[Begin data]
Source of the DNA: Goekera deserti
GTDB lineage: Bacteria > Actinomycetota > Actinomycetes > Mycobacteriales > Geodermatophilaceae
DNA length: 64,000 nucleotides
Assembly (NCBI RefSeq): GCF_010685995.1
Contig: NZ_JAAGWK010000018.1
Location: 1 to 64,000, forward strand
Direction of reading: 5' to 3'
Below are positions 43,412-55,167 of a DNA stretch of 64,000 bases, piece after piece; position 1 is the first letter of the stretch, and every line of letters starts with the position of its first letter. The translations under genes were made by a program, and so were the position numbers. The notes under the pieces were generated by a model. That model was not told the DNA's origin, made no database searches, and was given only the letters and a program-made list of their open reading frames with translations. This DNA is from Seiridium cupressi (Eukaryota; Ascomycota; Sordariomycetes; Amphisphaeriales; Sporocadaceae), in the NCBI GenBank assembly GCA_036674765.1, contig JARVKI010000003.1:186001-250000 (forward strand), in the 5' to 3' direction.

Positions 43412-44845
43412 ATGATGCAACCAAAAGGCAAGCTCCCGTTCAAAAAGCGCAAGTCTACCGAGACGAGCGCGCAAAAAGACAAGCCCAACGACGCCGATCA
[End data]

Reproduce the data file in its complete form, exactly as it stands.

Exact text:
Source of the DNA: Goekera deserti
GTDB lineage: Bacteria > Actinomycetota > Actinomycetes > Mycobacteriales > Geodermatophilaceae
DNA length: 64,000 nucleotides
Assembly (NCBI RefSeq): GCF_010685995.1
Contig: NZ_JAAGWK010000018.1
Location: 1 to 64,000, forward strand
Direction of reading: 5' to 3'
Below are positions 43,412-55,167 of a DNA stretch of 64,000 bases, piece after piece; position 1 is the first letter of the stretch, and every line of letters starts with the position of its first letter. The translations under genes were made by a program, and so were the position numbers. The notes under the pieces were generated by a model. That model was not told the DNA's origin, made no database searches, and was given only the letters and a program-made list of their open reading frames with translations. This DNA is from Seiridium cupressi (Eukaryota; Ascomycota; Sordariomycetes; Amphisphaeriales; Sporocadaceae), in the NCBI GenBank assembly GCA_036674765.1, contig JARVKI010000003.1:186001-250000 (forward strand), in the 5' to 3' direction.

Positions 43412-44845
43412 ATGATGCAACCAAAAGGCAAGCTCCCGTTCAAAAAGCGCAAGTCTACCGAGACGAGCGCGCAAAAAGACAAGCCCAACGACGCCGATCA